In addition to standardised and validated ‘paper-and pencil’ tests, we have developed our own in-house computerised test battery and have established the CogSCAN: Study of Computer-Administered Neuropsychological tests in seniors — funded by the NHMRC ‘Boosting Dementia Research’ scheme - which is evaluating the psychometric properties, acceptability and performance of several of the most prominent computerised neuropsychological assessment instruments currently in the field in healthy older adults and people with Mild Cognitive Assessment and mild dementia. We are committed to developing methods for culture-fair neuropsychological assessment of culturally and linguistically diverse individuals.. . The COVID-19 pandemic and the requirement of physical distancing has spurred the development of CogSCAN At Home which will evaluate the usability of online computerised tests remotely-delivered in older people’s homes. Recently, OATS has also changed from traditional paper-and-pencil neuropsychological measures to online assessment for their newly-recruited participants, incorporating some of the computerised instruments in CogSCAN.


The Neuropsychology Group has grown into a major resource for the investigation of various cognitive disorders, and the expertise of the specialist neuropsychologists is sought by clinicians and researchers for various projects including randomised control trials, namely Maintain Your Brain (multi-institutional collaborative study), the Metformin Trial (in collaboration with Garvan Institute) and the BRAIN trial (in collaboration with Sydney University),as well as a major contribution to the Australian Dementia Network-Memory Clinics. The unique twin neuropsychological data from the three studies of OATS has been requested by national and international investigators. For instance, OATS has become a formal member of the NIH-funded international consortium “Interplay of Genes and Environment in Multiple Studies” and collaborated in the harmonisation of neuropsychological data across twin studies.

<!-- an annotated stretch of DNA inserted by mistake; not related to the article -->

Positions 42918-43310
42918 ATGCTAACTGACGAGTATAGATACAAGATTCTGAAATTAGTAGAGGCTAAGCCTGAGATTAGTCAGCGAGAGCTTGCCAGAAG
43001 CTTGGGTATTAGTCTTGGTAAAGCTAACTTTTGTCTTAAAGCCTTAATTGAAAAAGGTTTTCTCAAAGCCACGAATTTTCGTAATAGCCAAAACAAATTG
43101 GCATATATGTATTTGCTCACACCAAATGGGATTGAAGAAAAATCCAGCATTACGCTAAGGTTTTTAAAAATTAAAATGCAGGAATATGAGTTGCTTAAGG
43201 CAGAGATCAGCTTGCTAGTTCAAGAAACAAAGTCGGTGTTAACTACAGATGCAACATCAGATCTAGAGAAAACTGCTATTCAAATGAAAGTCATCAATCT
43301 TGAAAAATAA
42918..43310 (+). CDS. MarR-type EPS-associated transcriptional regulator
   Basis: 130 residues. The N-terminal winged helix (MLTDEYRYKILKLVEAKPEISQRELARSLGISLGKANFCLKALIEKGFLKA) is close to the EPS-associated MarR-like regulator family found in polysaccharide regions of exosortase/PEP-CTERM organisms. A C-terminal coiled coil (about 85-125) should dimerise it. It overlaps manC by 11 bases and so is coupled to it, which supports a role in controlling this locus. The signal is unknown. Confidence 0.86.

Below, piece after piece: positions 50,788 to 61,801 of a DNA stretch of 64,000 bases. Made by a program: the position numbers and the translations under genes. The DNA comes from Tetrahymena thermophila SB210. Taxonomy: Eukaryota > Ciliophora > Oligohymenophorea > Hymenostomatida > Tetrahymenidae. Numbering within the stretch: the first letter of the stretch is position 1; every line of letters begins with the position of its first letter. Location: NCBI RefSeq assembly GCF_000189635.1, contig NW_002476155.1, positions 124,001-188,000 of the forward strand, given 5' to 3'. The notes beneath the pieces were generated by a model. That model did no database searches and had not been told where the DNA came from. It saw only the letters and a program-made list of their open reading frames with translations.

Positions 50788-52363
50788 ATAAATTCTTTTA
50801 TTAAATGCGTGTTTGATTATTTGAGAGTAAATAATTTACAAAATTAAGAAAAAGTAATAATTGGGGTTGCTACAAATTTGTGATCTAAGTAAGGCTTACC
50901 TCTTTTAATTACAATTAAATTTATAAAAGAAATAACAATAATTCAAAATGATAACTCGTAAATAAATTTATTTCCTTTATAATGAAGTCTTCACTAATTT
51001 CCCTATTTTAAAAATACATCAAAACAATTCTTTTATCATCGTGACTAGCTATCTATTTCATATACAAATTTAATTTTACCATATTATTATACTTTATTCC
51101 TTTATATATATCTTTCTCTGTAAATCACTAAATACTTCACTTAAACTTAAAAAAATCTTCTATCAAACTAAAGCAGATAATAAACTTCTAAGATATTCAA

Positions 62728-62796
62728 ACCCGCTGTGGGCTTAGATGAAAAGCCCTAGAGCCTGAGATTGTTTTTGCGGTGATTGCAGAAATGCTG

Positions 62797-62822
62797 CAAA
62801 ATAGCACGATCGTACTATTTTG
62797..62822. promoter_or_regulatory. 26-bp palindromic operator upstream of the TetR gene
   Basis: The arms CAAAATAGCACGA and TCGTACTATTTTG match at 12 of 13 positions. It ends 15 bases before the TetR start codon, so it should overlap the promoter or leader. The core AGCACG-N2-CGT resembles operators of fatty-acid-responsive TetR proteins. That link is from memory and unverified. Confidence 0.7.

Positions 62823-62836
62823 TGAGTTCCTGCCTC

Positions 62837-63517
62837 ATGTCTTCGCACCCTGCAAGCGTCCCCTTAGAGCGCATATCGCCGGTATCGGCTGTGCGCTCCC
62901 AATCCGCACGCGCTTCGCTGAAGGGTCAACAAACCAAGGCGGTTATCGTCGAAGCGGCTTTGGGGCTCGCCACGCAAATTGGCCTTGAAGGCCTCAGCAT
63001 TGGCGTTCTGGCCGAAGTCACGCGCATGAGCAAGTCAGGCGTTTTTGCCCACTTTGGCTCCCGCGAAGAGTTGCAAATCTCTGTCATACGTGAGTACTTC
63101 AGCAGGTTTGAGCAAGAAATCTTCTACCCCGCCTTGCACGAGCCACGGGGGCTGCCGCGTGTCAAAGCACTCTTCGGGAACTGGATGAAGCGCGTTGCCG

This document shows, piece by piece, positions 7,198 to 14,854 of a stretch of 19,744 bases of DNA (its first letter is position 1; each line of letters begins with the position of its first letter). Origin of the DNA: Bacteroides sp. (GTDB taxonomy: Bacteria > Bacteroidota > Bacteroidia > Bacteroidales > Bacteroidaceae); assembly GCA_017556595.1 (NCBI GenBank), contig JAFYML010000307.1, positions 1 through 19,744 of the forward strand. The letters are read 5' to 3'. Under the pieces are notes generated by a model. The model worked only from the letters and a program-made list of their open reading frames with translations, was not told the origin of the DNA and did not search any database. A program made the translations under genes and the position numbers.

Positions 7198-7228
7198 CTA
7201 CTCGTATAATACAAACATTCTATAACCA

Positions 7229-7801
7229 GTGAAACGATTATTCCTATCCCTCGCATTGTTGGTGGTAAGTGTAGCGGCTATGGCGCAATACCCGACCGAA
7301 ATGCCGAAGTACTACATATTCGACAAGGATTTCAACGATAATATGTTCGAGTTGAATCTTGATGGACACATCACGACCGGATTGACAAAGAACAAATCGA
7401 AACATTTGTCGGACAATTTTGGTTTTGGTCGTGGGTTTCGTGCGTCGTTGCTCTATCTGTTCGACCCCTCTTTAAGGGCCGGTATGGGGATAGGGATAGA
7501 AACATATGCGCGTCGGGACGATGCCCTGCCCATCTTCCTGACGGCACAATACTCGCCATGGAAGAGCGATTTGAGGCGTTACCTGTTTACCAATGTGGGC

Research projects using our comprehensive neuropsychological databases are available for ILP, Medicine (Hons), Masters or Doctorate in Clinical Neuropsychology, or PhD Studies.

Neuropsychological Norming Tool

Norming tool

The Australian Dementia Network Neuropsychology Norming Tool (ANNT) is a web application designed for clinical neuropsychologists that automatically calculates normative data for a range of neuropsychological tests and produces a report for clinical or research purposes.